Home Gardens “Compost Factory”

Steve Oh’s article is an excellent article.

What a privilege to have so much good composting materials at hand.

There are minor differences between Perth and Malaysia.

Malaysia has tropical weather with higher temperature and higher humility. The decomposition process will be faster.

My tyres method in my house have given me fly larvae to feed my tilapia fish and possible honey bees honey.

This is because I had left a gap between the tyres for flies to lay their eggs in the compost and bees to make the hive.

So far no rodents visited my compost heap even though l deposit all kitchen wastes like egg shell, meat and bones etc in the heap.

Patrick Loo, Seremban  Home Gardens

I live in Perth but successfully helped a resort in Malaysia do composting and rescued their trees and plants from undernourishment. Their reliance on chemical fertilisers was akin to humans relying on vitamins to stay alive. But compost was what the soil needed.

I salvaged wood from factories and there is no shortage of ingredients to have them cooked by hardworking 24/7 bacteria. It cost them nothing and they saved thousands of ringgits in cost of fertilisers savings.

In Perth my backyard is an entire compost factory as I make copious quantities of compost for my hungry trees on Perth’s notorious nutrient-deficient silicate water-repelling soil, or rather sand, within a 5-acre block for my new house.

Grass clippings often with dry leaves regularly supplied by a lawn mowing contractor provide the base for my compost. In Summer, in full sun, my compost is ready in a month or so, as long as I keep the ingredients moist and oxygenated.


1. Green materials ( fresh lawn clippings or dry ( still considered green)
2. Brown materials – dry leaves, cardboard boxes (shredded)
3. Oxygen – container must have airflow or ingredients must be be stirred periodically. Too wet it becomes smelly, too dry the bacteria cannot thrive.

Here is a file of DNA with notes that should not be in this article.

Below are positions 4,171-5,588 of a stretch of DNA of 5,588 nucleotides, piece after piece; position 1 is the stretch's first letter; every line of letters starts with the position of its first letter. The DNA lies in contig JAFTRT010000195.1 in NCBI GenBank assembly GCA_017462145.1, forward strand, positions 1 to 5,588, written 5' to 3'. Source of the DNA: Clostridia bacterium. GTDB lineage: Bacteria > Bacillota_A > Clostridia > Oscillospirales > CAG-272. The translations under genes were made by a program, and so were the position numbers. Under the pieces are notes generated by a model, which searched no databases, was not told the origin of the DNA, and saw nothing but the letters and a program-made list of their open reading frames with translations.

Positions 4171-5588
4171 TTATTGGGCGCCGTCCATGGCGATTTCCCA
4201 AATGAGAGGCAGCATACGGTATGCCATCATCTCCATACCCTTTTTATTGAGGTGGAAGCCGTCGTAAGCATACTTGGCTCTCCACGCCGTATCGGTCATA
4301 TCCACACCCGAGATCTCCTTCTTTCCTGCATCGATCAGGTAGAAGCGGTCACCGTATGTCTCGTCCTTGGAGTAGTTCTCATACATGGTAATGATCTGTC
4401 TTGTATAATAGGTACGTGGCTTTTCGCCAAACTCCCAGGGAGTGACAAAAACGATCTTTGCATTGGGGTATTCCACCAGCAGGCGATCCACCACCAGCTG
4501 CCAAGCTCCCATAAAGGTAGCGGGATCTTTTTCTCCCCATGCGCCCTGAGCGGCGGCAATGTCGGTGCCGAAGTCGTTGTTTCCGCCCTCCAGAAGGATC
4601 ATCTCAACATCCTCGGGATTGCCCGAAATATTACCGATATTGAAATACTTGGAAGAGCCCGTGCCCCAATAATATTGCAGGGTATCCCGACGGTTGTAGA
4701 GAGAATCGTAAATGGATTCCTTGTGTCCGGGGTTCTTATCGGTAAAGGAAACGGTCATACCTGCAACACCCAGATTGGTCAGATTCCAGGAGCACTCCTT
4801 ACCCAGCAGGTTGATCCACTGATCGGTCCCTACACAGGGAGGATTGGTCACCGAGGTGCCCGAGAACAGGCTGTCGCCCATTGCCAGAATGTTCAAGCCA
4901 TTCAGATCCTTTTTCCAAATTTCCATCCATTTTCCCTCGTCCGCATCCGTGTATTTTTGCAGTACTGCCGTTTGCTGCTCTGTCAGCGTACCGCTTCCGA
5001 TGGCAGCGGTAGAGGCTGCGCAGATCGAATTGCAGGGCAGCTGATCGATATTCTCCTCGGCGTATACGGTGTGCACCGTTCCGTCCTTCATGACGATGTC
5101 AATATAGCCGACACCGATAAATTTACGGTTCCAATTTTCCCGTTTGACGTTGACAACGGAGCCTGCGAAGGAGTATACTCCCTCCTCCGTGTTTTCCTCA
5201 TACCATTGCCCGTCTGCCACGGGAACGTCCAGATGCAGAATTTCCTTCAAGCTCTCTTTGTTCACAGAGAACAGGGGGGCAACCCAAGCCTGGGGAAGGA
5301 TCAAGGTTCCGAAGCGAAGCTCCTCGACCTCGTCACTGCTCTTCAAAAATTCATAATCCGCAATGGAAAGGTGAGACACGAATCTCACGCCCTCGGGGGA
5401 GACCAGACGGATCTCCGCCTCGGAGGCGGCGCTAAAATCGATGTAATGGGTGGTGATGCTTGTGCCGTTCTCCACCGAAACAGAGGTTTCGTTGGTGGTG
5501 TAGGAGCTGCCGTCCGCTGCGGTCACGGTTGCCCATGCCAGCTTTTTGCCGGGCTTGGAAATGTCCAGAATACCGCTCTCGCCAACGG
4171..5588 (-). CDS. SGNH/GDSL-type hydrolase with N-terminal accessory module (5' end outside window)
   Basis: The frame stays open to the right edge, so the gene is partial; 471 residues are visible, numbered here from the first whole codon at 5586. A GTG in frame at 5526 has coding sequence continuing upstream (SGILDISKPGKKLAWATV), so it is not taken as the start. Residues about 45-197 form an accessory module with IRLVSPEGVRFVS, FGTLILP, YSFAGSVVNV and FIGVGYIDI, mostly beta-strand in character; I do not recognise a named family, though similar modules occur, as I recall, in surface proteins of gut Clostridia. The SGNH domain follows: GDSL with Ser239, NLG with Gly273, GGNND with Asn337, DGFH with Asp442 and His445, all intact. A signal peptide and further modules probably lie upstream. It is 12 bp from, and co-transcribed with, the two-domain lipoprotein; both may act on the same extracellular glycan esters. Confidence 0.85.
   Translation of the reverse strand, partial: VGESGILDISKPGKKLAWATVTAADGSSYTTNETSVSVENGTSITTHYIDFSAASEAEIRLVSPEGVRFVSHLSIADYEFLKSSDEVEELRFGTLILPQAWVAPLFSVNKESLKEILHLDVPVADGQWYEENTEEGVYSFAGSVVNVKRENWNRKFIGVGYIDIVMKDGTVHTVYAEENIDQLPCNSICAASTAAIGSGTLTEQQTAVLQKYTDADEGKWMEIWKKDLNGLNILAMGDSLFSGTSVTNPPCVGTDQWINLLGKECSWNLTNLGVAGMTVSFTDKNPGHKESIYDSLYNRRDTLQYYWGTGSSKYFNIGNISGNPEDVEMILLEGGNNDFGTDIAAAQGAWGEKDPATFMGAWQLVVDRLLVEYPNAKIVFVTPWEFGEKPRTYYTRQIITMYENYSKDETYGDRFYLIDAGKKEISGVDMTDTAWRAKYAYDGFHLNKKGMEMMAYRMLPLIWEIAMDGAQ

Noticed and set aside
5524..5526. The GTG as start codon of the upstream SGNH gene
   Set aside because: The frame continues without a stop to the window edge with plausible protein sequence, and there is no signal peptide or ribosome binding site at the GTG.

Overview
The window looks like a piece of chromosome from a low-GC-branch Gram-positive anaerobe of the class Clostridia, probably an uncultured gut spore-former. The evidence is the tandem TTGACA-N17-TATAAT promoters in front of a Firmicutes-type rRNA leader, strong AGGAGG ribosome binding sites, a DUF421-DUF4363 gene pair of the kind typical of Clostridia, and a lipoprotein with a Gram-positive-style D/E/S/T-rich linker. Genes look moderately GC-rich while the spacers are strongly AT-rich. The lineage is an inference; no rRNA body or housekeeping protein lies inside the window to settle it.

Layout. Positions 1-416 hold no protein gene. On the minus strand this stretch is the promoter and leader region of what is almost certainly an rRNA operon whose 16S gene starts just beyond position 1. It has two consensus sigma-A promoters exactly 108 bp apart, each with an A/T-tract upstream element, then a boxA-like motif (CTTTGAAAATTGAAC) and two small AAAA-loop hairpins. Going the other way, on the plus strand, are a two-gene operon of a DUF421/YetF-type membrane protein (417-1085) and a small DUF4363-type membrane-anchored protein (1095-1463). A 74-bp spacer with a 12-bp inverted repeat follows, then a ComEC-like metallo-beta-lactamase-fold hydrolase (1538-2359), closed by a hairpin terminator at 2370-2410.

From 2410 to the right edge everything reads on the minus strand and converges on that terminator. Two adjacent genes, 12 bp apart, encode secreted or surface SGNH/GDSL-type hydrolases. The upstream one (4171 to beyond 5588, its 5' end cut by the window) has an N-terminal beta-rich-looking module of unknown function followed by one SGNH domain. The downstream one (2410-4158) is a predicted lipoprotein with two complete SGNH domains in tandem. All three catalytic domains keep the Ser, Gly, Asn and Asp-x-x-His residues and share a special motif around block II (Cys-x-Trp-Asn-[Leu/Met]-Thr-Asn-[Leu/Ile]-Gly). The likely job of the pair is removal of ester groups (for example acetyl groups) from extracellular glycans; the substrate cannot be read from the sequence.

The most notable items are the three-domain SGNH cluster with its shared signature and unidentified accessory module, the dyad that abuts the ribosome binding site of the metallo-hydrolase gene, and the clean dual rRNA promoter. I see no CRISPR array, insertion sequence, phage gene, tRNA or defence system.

4. Water.

The use of tyres is not so effective as it lacks aeration and you can only produce a limited amount but its great for harvesting. Just remove the tyres. Depending on demand and space constraints, your compost bins can be big or small but black is the preferred colour to retain heat, while not essential, will speed up the cooking process. The heat makes bacteria thrive in the humid space. When you poke your thumb in the pile it should be hot in the beginning stage and get cooler as the composting process nears completion.

Your end product is black and a pleasant smelling product ready for your hungry soil. The quality of your compost depends on the ingredients. Some things you don’t want to use is oil and meat. Meat leftovers attract rodents. But a green compost pile one with edible fruit leftovers will attract them too.

I’m a compulsive compost producing gardener and will be happy to help anyone in Perth establish a compost-making activity. Feel free to contact me via the editors who will give you my contact details.

My compost once gave me a 25 kilogram water melon. Gardening is about having great soil and composting does the trick and its free. It is nature’s way of gardening. You become good through trial and error and anyone can cook great compost once they know the simple steps and essential recipe.

Steve Oh


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